Wayne Williams’ bittersweet day

Republican Wayne Williams, Colorado’s secretary of state. (SOS photo)

Colorado Secretary of State Wayne Williams, widely regarded as one of the best election chiefs in the country, on Tuesday lost his re-election bid to Democrat Jena Griswold.

Here is the letter he penned to the staff at 12:20 this morning:

Dear Colleagues: 

By the time you read this in the morning, most of you will be aware that the administration of the 2018 general election went extraordinarily well.  We had record turnout and voters across the state were able to easily participate and our election processes ran wonderfully.

Unfortunately for me, the results in my election were not what I desired.  Jena and I spoke last night and plan to meet soon to discuss the transition that will occur on January 8.

Today I’m visiting with Brazilian election observers in Colorado Springs so I will be out of the office.  I’ll be back on Thursday to prepare for the risk limiting audit.

It has been the honor of a lifetime to work with you for the past four years.  Together we have built the best Secretary of State office in the nation. I’m proud of all we’ve done as a team and wish the very best for each of you during the next term.

Very truly yours,

Wayne

Guests from around the world stop at Colorado SOS

 

Secretary of State Wayne Williams talks Colorado elections to government officials and their guests from India. (SOS photo)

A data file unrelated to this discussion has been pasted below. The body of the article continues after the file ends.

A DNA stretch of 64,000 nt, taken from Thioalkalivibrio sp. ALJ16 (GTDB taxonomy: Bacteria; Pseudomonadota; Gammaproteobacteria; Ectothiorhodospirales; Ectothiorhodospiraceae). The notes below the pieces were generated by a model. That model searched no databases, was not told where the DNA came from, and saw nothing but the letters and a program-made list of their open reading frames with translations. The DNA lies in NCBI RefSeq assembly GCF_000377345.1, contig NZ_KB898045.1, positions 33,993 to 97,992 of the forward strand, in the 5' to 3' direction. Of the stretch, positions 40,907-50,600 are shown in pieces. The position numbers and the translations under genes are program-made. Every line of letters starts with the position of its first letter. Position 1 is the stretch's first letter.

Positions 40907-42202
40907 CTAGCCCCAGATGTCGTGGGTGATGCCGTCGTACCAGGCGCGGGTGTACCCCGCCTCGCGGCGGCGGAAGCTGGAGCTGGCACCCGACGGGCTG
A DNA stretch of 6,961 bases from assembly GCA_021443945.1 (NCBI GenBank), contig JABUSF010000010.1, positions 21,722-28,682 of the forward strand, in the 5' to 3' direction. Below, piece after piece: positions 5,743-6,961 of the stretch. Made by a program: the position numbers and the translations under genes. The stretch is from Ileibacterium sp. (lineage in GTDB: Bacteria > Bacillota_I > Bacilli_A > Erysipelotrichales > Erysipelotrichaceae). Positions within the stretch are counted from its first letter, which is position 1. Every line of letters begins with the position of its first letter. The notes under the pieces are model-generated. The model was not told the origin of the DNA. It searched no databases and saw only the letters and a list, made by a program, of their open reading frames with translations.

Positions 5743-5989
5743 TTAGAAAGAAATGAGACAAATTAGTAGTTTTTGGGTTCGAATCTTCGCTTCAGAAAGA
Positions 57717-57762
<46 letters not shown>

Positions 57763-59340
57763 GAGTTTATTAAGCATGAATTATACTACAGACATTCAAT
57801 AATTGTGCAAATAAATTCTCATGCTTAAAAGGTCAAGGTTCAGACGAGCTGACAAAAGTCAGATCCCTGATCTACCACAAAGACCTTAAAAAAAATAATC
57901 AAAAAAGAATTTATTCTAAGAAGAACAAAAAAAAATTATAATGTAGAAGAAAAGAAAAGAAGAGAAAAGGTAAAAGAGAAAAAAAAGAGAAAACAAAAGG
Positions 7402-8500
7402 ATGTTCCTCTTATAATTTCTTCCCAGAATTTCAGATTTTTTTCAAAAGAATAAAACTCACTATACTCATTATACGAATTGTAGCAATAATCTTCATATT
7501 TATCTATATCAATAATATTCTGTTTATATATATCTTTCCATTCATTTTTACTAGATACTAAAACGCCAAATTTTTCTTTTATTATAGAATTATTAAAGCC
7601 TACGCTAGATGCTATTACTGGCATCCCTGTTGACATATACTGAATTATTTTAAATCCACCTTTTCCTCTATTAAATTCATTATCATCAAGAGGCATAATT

Visitors from Hungary and India visited Secretary of State Wayne Williams today to learn more about how Colorado elections are run.

With the midterm election Tuesday, the international guests were eager to ask questions about the process. Among the Hungarians were members of FIDESZ party,  the ruling party in Hungary for the last eight years, parliament members, and communications directors for various offices of the Hungarian government.

Secretary Williams with Hungarians visiting the United States to observe the 2018 general election. (SOS photo)

“Mail ballots are strange to us, we don’t have that in Hungary,” one guest  said.

Williams said mail ballots make voting more accessible.

Another question: “Would online voting make young people vote more?”

Williams said he doesn’t trust the security of it yet, but he did explain how some military and overseas voters are able to vote online, through an encrypted system.

“Some people don’t believe someone who works on a submarine should be allowed to vote,” he said. “We do.”

Read moreGuests from around the world stop at Colorado SOS

Colorado celebrates 125 years of women getting the right to vote

Women in Colorado campaign for the passage of the 19th amendment. ( The Autry Museum photo)

On Nov.  7th, the day after this year’s general election, Colorado will celebrate 125 years of women getting the right to vote.

The Atlas Obscura Society Denver will host a celebration event tonight at the historic Evans School. Activities include an interactive presentation by HistoriCity and a speech by Amber McReynolds, the executive director of the National Vote at Home Institute.

After two failed attempts, the women’s suffrage movement won voting rights for women by a state referendum in 1893. The amendment was drafted by J. Warner Mills, a Denver lawyer, and sponsored by state Rep. J.T. Heath of Montrose County. “The opposition saloonkeepers and brewers, who feared women voters would crack down on liquor, were not taking the suffrage campaign seriously and mounted little opposition,” according to an Internet article on the vote.

Colorado Secretary of State Wayne Williams sits with students at Arrupe Jesuit High School in Denver one year ago before presenting seniors with the Eliza Pickrell Routt award for voter registration. (SOS photo)